Earth Science Week 2012 (Outreach)

I submitted a blog post and a soundbite for Earth Science Week 2012. The theme was “Discovering Careers in Earth Science.”

Here’s the original version of my post:

Before college, I answered the phone for an internet service provider. Every day, my boss told me when to work and what to do. I could be easily replaced because my job only required two weeks of training.

Then I graduated and got a job at NASA’s Jet Propulsion Laboratory. Now I set my own hours, and I decide what projects to work on. Because scientists need years of specialized training, we’re not easily replaced. My boss listens to what I say, and we work together to study the Earth. I also get paid to travel the world. For example, I’m writing this post on a train to Berlin because I gave a presentation at the GRACE science team meeting last week.

The Gravity Recovery And Climate Experiment (GRACE) satellites measure the Earth’s changing gravity field. Gravity is stronger in places with more mass, like on top of a mountain. Water also has mass, so gravity is temporarily stronger after a heavy rain storm. Each month, GRACE measures the strength of gravity at every point on Earth. These observations reveal the movement of mass (mainly water) on the Earth’s surface.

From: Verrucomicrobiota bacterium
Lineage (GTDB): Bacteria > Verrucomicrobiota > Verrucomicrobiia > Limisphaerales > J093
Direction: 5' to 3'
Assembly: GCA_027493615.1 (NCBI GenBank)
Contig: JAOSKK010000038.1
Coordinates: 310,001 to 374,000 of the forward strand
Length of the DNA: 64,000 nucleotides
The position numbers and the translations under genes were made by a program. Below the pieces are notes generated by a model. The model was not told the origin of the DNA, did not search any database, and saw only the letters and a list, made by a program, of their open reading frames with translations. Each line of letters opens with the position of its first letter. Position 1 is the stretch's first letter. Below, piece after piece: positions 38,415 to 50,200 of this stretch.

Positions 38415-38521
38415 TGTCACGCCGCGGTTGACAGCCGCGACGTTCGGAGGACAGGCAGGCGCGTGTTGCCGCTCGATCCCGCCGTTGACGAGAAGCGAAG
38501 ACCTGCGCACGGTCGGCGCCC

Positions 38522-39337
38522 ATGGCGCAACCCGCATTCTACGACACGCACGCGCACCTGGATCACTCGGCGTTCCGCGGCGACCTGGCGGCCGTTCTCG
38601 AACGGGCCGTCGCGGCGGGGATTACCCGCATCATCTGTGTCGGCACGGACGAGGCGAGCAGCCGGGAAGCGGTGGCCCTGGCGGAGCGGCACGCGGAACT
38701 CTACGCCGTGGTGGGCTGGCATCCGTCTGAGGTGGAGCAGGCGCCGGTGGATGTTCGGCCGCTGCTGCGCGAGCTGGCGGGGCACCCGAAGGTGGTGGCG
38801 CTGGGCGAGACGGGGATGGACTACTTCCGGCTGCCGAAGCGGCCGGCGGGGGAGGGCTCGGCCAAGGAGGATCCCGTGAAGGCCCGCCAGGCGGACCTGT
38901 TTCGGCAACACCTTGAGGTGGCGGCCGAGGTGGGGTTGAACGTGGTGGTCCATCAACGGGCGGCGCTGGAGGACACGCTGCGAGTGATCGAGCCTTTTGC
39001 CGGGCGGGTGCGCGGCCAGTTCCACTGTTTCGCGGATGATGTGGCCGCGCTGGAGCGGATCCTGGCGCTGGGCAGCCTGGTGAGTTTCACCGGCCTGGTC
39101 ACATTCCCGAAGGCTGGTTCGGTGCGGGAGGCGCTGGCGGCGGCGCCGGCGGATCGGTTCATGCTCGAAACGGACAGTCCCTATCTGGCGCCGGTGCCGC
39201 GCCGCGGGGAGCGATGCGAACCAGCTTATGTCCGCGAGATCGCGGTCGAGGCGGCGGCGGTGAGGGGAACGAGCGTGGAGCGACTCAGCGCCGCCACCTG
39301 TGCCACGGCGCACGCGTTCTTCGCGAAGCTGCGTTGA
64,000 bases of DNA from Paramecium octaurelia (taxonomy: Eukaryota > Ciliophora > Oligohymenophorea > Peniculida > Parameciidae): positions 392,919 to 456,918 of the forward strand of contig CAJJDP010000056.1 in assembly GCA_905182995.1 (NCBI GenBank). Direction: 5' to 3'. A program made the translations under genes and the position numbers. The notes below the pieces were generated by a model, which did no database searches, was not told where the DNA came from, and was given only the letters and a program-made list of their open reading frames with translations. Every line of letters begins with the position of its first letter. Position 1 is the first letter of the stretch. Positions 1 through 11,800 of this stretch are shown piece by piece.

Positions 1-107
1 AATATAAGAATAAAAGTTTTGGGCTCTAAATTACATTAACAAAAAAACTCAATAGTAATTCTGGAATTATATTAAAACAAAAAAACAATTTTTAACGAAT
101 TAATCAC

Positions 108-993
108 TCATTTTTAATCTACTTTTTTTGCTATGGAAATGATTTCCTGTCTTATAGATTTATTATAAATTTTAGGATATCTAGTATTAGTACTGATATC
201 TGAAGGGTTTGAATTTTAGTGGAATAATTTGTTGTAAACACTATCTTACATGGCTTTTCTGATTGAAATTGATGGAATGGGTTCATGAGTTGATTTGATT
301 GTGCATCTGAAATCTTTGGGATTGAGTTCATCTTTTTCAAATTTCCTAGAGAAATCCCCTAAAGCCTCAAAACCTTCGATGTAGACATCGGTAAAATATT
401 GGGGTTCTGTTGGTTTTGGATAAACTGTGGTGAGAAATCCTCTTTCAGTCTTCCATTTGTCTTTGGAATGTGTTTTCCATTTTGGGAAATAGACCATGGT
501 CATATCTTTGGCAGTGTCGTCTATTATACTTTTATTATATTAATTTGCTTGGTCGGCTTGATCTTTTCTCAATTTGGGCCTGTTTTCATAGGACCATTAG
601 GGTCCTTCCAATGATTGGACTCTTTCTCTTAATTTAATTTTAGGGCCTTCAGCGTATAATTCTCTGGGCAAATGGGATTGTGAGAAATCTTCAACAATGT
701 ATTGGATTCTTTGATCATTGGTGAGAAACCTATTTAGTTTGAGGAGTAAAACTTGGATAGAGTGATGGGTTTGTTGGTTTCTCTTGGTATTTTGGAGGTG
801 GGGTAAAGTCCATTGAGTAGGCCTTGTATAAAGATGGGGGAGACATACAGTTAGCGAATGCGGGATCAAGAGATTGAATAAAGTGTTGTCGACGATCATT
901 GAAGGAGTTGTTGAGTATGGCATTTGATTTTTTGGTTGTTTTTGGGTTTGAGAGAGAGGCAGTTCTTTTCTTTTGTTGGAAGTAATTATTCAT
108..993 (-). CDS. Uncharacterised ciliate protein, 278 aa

Right now, I’m using GRACE data to study changes in gravity due to ocean tides. Last week, I suggested that some Antarctic ice streams (fast-moving glaciers) are affected by ocean tides farther inland than we’d previously thought. The ocean tides are effectively shaking loose the ice streams, hastening their slide into the sea.

Greenland’s ice sheet is melting so rapidly that the gravity over Greenland is getting weaker every year. GRACE also sees similar melting in the glaciers and ice sheets of West Antarctica, Patagonia, Alaska, the Himalayas, etc.

GRACE observed the lack of rainfall in the Amazon during 2005, which was regarded as the worst drought in over a century. They don’t make centuries like they used to, though: the 2010 Amazon drought might have been even worse.

Watching these tragic events unfold through GRACE has been profoundly unsettling. On one hand, I’m glad that we have so many satellites observing climate change, because ignoring this problem won’t make it go away. On the other hand, it’s depressing that even though the scientific community has known for over a century that our CO2 emissions would warm the planet, we’ve failed to communicate this fact to the general public.

Our communications failures might be related to the fact that scientists are trained to be our own worst critics. Also, we tend to emphasize what we don’t know because that’s where new discoveries emerge, but this often means we do a lousy job of repeating what we do know.

Here’s my advice to anyone who’s thinking about becoming a scientist. Admitting ignorance is the first step on the path to knowledge. If you don’t feel dumb, you’re probably not asking interesting questions. (I think this point is so important that I’ve started calling myself the Dumb Scientist.) If you do ask interesting questions, you’re going to make mistakes. The true test of a scientist is whether you can admit those mistakes and move on; to keep struggling through layers of simplification in order to reach the frontiers of knowledge.

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